For the year ended Dec. 31, the three largest managers of U.S. institutional tax-exempt assets managed internally were BlackRock, Vanguard and State Street Global Advisors, retaining their positions over the previous year.
BlackRock remained in the top spot with $1.93 trillion in assets in this universe, growing 36.4%, followed by Vanguard, which had $1.6 trillion at the end of the year, up 32.2%; and State Street, which grew 18.3% during the year, breaking the $1 trillion mark. As of Dec. 31, the firm had $1.01 trillion in assets in the universe, compared to $857.7 billion a year earlier.
While Casey Quirk expects passive players to claim more assets this year as investors focus on low-fee strategies, some sources have said certain active managers may have the opportunity to shine this year, too, given the focus on active stock selection in volatile markets.
Charlie Ruffel, managing partner and chairman at Kudu Investment Management LLC, a New York-based capital provider for asset and wealth management firms, said 2020 is "going to be a good time for active boutiques that can demonstrate that they can add performance," and that "money will flow to a lot of managers" that outperform.
"It's been a long time since active managers could demonstrate their value among their peers and vs. passive managers," he continued.
Mr. Ruffel added that he "wouldn't bet against all of the big players" such as BlackRock, Vanguard and State Street — and even some larger alternatives firms.
"I think they will continue to grow. But I think you'll find this will be a good time for boutiques as well," he said. "There are a lot of people who believe a lot of the managers in the middle will struggle. I think if the managers in the middle have done well in this environment, they can really demonstrate why you should be giving them assets. But for the ones who haven't, this is a bit of an existential threat," Mr. Ruffel said.
Luba Nikulina, global head of research at Willis Towers Watson PLC in London, said the coronavirus crisis and resulting fallout in the markets will just exacerbate and accelerate longer-term trends facing money managers.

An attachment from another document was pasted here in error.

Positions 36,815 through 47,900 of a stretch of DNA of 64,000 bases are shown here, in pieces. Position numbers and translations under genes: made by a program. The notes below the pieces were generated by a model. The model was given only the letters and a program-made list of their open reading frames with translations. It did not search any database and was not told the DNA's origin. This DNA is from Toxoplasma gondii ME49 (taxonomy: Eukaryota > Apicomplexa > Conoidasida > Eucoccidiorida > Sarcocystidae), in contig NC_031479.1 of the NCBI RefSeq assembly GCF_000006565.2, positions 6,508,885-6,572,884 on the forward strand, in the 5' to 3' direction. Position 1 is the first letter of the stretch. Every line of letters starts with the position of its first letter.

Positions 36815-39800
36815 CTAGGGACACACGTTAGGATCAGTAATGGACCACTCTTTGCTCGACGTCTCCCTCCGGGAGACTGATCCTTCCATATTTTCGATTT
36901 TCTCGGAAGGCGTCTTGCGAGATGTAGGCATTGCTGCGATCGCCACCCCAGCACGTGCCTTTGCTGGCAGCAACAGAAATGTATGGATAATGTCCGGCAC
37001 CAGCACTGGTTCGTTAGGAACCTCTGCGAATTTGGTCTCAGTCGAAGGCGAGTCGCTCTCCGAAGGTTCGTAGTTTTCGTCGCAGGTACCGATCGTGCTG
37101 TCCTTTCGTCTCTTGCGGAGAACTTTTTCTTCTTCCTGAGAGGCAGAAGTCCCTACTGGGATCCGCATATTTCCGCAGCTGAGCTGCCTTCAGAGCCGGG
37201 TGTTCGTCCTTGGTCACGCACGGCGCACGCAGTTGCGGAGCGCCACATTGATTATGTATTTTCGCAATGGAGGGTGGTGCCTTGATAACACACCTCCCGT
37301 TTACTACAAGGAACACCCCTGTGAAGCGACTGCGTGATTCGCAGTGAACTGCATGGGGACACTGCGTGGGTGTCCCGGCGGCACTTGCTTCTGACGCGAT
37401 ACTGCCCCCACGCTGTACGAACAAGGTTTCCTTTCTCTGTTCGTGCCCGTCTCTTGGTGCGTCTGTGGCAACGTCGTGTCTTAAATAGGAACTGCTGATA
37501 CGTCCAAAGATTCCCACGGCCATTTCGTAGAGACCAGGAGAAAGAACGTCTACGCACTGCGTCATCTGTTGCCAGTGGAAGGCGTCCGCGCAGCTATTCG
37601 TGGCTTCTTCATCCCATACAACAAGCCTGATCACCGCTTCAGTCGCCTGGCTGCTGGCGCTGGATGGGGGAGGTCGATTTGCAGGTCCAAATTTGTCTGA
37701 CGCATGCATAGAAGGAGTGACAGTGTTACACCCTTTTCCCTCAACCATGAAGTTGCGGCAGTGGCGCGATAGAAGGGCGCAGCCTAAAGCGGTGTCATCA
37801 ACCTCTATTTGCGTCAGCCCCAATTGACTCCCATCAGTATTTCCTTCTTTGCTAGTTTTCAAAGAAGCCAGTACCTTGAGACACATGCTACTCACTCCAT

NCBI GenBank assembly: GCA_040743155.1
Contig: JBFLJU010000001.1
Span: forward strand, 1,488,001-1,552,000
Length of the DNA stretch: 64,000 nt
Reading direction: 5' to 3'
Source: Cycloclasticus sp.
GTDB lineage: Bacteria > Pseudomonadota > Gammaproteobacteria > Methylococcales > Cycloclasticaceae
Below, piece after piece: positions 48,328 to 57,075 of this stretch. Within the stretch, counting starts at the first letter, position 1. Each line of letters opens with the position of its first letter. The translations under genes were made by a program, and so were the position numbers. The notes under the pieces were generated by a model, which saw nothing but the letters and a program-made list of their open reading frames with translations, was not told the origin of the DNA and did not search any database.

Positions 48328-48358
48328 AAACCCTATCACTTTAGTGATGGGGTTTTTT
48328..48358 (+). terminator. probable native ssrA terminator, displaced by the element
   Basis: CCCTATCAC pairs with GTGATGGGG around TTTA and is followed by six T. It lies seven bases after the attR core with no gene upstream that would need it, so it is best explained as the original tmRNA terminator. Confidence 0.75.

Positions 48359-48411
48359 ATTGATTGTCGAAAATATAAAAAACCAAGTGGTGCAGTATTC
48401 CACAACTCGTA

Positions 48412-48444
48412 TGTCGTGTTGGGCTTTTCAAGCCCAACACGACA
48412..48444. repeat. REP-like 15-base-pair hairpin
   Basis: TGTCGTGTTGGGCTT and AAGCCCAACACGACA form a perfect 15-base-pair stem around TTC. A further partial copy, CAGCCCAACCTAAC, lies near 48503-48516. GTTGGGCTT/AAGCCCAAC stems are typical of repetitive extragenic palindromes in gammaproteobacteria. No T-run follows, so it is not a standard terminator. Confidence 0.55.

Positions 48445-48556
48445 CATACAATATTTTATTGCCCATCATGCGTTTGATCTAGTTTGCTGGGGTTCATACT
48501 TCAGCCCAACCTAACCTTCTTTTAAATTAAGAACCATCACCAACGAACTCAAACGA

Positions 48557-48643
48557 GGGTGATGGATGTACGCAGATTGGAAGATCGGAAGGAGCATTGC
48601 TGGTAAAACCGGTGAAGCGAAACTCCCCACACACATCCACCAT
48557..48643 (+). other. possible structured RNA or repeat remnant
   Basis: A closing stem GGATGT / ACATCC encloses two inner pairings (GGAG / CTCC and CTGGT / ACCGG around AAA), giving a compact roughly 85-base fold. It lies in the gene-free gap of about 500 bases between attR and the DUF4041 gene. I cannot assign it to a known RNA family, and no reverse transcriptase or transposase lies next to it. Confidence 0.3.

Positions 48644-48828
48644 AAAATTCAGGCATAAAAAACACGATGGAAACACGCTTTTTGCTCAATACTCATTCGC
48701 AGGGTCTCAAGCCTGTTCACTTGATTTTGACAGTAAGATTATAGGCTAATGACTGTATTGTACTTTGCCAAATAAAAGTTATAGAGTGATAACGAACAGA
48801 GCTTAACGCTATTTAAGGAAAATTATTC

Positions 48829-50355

Larger diversified firms and some niche active managers may be able to compete, but "it will become even harder for midsize managers to continue to be successful," Ms. Nikulina said.
Most managers falling in the middle of the pack, by worldwide institutional AUM, lagged the asset growth seen among the largest money management firms, P&I's survey found. Of the 11 money managers with at least $1 trillion in worldwide institutional AUM, five saw their AUM rise 22% or more over the year ended Dec. 31. Only 11 of the next 50 largest managers matched that growth, with a couple benefiting from acquisitions during the year.
Furthermore, the extreme volatility in the markets has been hard for active managers to handle.
"Here, we have massive volatility, but when we speak to active managers now, it's really hard because at the moment there is so much uncertainty with all of these factors that are beyond financial forecasts," Ms. Nikulina said.
"Actions by governments and central banks are just unprecedented ... You cannot rely on the past. When we drew forecasts, we would usually draw from the past. I'm pretty sure it will result in opportunities for some active managers. But you really need to be very smart to navigate," she said.